proposed florida abortion statute February 10, 2017Posted by Bradley in : regulation , add a comment
The Miami Herald reported on a move in the Florida Legislature by Rep. Erin Grall, R-Vero Beach, a personal injury lawyer with the Graill Law Group in Vero Beach, Florida in an article with the title: “If you regret having abortion, proposed law would let you sue the doctor years later” . The Bill allows a woman “who suffers emotional distress as a result of a physician’s failure to obtain informed consent” (under the statute) to sue the physician for damages up to ten years after the procedure, even where there is a signed informed consent form. The buill says the claim would not be for medical malpractice and the rules on medical malpractice would not apply.
If this is a good idea, which I doubt, why not apply the same idea to other medical procedures that seem to be the source of emotional distress and other psychological problems and where people are induced into undergoing the procedures by unrealistic hopes about the difference to their lives that the procedures will make? Here I am thinking, of course, of cosmetic surgery. Everywhere you go in South Florida you see encouragements to undergo cosmetic procedures. Even when I go to the dentist I am faced with posters advertising fillers. And we know that cosmetic surgery can be expensive and lead to non-financial distress and disappointment. In the cosmetic surgery context informed consent is undermined by pervasive advertising of an endless range of products from skin creams to botox as well as adverts for surgery. So why is that not a priority for Florida lawmakers?
mps’ expenses January 5, 2011Posted by Bradley in : regulation , add a comment
We recognise that initially we needed to operate as if we were providing services to a customer. This has had certain consequences, not least the ever-increasing demand for detailed advice and interpretation of detailed rules and guidance. The cost to the tax-payer is considerable. We are clear that the model of how we do business must evolve. Yes, we must address the Scheme’s rules. But yes, we must also address IPSA’s role. IPSA is above all a regulatory body. As such, we will be exploring ways of doing business which reflect this role.
Why does IPSA feel it is doing business, and providing services to customers (which seem to be the MPs and not the taxpayers)? After all, it was introduced to deal with massive manipulations of the earlier expenses scheme. And the document notes that “contributing to the restoration of public confidence in our democratic institutions” was one of IPSA’s important aims, and that IPSA tends to hear more from MPs than it does from the public. There are some suggestions of moving towards a more principles-based system, for example with respect to claims for taxi fares, which are only allowed when absolutely necessary but could be left to MPs’ discretion on the basis that the claims would be published and visible.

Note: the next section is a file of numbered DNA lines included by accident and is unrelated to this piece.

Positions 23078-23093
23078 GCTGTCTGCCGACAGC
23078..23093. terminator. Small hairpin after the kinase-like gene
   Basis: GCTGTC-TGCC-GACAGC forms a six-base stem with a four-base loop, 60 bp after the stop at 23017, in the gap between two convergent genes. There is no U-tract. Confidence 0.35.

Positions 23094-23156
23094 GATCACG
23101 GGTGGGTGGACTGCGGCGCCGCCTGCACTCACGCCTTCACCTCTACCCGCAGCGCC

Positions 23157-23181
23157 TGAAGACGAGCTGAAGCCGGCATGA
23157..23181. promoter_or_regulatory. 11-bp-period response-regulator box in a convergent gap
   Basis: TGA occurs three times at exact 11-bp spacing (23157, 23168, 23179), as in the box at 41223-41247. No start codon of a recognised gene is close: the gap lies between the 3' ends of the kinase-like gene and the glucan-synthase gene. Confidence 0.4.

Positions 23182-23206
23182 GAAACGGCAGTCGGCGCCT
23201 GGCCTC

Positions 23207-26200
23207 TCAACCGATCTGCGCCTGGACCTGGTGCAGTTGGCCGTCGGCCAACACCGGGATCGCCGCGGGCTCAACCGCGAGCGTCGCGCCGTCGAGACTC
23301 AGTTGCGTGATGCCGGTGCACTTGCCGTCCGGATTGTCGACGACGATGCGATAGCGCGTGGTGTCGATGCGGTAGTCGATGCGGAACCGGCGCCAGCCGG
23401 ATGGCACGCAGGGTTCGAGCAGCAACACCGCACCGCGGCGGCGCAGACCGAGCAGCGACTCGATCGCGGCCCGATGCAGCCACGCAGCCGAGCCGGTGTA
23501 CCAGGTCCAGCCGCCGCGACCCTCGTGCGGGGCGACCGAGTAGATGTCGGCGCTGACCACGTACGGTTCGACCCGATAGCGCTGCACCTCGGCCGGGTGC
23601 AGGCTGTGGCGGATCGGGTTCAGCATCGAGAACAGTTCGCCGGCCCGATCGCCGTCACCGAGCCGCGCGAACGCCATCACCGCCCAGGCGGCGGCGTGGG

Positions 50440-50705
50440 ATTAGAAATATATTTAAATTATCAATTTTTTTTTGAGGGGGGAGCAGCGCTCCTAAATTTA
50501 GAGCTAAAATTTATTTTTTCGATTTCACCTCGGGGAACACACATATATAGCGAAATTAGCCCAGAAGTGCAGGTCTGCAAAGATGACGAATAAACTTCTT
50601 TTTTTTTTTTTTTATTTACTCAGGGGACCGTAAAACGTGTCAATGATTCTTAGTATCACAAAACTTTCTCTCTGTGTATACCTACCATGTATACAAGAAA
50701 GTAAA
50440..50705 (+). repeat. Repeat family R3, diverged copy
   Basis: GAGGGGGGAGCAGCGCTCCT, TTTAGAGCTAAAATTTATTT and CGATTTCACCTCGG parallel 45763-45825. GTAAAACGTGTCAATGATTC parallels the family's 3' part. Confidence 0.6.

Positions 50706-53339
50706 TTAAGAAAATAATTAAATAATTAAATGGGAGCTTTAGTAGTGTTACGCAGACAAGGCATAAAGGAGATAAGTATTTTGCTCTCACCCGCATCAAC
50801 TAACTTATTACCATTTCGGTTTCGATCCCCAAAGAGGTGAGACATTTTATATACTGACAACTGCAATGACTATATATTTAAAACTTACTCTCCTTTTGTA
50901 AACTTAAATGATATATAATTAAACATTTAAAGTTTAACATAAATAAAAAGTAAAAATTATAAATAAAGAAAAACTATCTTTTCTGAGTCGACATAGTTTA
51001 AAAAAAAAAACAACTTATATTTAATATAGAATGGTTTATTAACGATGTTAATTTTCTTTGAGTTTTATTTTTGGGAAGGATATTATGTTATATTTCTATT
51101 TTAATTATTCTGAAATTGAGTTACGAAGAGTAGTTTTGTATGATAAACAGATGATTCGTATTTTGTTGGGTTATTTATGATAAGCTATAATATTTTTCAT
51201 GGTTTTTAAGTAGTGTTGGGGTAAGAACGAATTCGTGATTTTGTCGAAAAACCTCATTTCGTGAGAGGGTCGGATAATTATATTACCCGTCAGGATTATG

Meanwhile, the customers are complaining. MPs argue that the current rules interfere with their family life – for example, if they have chosen to live in London (where their job requires them to spend a bit less than half the year) but have constituencies outside London where they must spend weekends doing constituency business, they will not see their children at the weekend. This problem might be solved were they to live in the constituency (and this would have the added benefit that they might develop a better understanding of their constituents’ lives). Why should the UK have a system which encourages Londoners to represent people in other parts of the country rather than a system which might encourage people to stand for Parliament from the places where they belong?
Travel expenses for family members are also an issue. The document asks:
Should the rules on claiming travel costs for family members be changed? In particular, should MPs be able to claim for spouses’ or partners’ travel costs when they are travelling between the MP’s London Area residence and constituency residence: (a) with dependent children aged between five and 16 years; (b) with the MP only; or (c) on their own when visiting the MP?
MPs are currently developing rules which threaten the family lives of the rest of the population, for example by the regressive step of increasing VAT, by ill-conceived changes to the health service, and increasing the cost of attending university. Perhaps MPs might consider these other issues more carefully if they had to experience the sort of belt-tightening they want to impose on everyone else.
back to the noughties June 4, 2010Posted by Bradley in : regulation , comments closed
The deluge of new regulations has been choking off enterprise for too long. We must move away from the view that the only way to solve problems is to regulate.
The Government has wide-ranging social and ecological goals including protecting consumers and protecting the environment. This requires increased social responsibility on the part of businesses and individuals.
Old rhetoric (even if the press notice tries to present this as new), a new challenge group, and a new reducing Regulation Committee (described oddly in the press notice as a new Cabinet “Star Chamber”) but will the policy on regulation change very much?